Michigan Expats - Culture - See All Culture
"I've never seen such devotion in a droid before."
I was excited today when I came across a tweet stating that a Bell's Hopslam firkin keg would be available at a bar in DC today. More importantly, it was the only such keg in the our nation's capital. This excited me as both a Michigan Expat and as a beer connoisseur.
The bar opened at 4PM. Since I usually get off work at the same time, I figured I would be in good shape to arrive at the bar in time and enjoy a couple of pints of the fine Michigan brew. Although I was held up at work a little longer than usual, I still decided to take public transit (DC Metro), even though it would extend my travel time, because I am a responsible Michigan beer connoisseur.
I arrived at the bar at 5:45PM, less than 2 hours after it had opened and ordered without looking at the beer list - I knew what I wanted, I had made a special trip into the District from Northern Virginia, including a rare trip on the Metro - only to hear the dreadful reply, "sorry, dude, we're all out."
All out? WTF ("Win the future")! I had made a special trip for this one beer and they'd already killed the keg? It had been less than two hours. I was devastated, and frustrated that I had made the trip in. Still, I should have known, Hopslam has been flying off shelves around the region all month.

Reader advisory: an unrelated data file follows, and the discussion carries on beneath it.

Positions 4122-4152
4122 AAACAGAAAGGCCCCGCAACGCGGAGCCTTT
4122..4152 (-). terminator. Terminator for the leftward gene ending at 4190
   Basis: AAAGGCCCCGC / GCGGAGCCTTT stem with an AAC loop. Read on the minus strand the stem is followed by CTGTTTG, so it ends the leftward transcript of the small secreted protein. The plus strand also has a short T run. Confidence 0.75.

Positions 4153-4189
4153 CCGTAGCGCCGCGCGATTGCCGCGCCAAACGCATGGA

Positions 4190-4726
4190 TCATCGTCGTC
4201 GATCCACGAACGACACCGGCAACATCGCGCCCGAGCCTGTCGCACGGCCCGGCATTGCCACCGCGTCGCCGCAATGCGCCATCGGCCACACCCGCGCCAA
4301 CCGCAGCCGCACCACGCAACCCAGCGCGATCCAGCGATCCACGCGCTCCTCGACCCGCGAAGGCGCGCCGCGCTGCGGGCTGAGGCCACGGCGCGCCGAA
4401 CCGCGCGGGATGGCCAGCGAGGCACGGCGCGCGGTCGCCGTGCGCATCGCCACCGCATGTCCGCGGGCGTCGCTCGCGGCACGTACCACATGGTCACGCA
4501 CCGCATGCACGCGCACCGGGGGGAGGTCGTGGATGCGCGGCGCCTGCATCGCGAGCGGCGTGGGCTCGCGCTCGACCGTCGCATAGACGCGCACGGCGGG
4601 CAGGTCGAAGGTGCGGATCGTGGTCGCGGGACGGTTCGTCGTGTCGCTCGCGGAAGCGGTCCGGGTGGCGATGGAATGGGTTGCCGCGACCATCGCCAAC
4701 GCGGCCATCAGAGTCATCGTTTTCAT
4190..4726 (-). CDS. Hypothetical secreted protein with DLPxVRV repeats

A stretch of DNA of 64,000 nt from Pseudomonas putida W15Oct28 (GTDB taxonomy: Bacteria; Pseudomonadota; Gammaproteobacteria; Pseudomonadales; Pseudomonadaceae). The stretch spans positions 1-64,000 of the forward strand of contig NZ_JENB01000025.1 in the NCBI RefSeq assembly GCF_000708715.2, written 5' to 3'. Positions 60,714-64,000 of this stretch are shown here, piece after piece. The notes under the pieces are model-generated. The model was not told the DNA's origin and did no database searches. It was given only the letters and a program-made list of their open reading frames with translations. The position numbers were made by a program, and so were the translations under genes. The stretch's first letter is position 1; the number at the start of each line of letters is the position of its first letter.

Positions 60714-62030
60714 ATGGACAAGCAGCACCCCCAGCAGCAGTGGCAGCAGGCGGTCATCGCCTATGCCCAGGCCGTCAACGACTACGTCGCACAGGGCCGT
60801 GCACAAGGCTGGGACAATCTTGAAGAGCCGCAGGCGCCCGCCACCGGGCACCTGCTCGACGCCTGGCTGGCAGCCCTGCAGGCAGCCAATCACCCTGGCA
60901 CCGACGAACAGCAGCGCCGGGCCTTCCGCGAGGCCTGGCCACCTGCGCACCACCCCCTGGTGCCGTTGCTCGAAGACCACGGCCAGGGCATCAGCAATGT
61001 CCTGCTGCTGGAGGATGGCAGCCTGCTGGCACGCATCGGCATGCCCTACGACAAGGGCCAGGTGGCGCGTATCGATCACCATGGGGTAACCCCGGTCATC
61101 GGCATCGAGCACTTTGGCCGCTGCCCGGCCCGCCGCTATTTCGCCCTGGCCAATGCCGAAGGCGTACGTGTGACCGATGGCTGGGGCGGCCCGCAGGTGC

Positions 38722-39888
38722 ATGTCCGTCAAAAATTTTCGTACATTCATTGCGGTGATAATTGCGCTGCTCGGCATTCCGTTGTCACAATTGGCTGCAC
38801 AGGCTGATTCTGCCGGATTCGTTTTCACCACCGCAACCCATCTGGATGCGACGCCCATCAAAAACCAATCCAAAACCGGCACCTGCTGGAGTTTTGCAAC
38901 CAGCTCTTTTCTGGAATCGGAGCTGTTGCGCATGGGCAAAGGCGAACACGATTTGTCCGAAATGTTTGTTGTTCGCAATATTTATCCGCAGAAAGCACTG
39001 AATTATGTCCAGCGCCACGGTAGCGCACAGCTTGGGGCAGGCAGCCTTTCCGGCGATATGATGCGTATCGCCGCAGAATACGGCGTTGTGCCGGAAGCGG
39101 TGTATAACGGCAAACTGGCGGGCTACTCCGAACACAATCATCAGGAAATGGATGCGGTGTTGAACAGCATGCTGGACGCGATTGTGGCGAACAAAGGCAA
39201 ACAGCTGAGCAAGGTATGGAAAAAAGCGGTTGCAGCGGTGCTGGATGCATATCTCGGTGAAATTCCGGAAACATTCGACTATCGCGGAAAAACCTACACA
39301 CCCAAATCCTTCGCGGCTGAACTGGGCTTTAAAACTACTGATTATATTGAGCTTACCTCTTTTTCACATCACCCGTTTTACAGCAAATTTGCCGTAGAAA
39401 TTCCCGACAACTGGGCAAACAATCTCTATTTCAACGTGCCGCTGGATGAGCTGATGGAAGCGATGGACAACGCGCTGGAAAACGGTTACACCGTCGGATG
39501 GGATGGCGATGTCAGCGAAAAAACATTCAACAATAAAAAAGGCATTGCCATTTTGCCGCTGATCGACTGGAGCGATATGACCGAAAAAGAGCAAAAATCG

Nonetheless, I'd gone this far, might as well have a beer. Fortunately, Churchkey has an excellent beer selection. I ordered a delicious cask Cappuccino Stout from Lagunitas Brewing Co. and followed it up with a Michigan brew, Founders' Double Trouble.
The pint of a solid, hoppy IPA, from my hometown quickly helped turn the evening around. Talking to the bartenders and listening to the customers, I quickly observed that I wasn't the only patron who had come specifically for the Hopslam. Customer after customer came forward to the bar ordering the Bell's beer, receiving the same reply: "we're out, it flew out of the cask."
Granted this was a well informed beer consumer crowd. Still, the mere mention of the Bell's firkin had drawn numerous beer fans, such as my self, to this single bar, for the common objective of enjoying the special brew from Kalamazoo.
I soon learned that not only had I missed the final pour by less than 10-15 minutes, but that the entire bar had shared a moment of silence when the Hopslam had gone dry. Slowly, disappointment from missing out on a pint of the Hopslam, grew into pride and respect for the reputation of the Bell's brewery and the Michigan beer industry.
Not many breweries carry such clout and reputation. It is a great reflection on the quality of the Bell's brand that it can clear out a keg prior to the heart of happy hour on a few hours notice in a town over 600 miles away.
It's fantastic to see a Michigan product command such popularity and demand. The Michigan craft beer industry is evidence that business can continue to innovate, expand, and thrive in a national market based out of Michigan and represents hope in the state's entrepreneurial spirit.
Now if only I could get more of the Michigan brews in my local market. There's still areas from these businesses to expand. In the mean time, would somebody please pick up a six-pack of the Hopslam for me?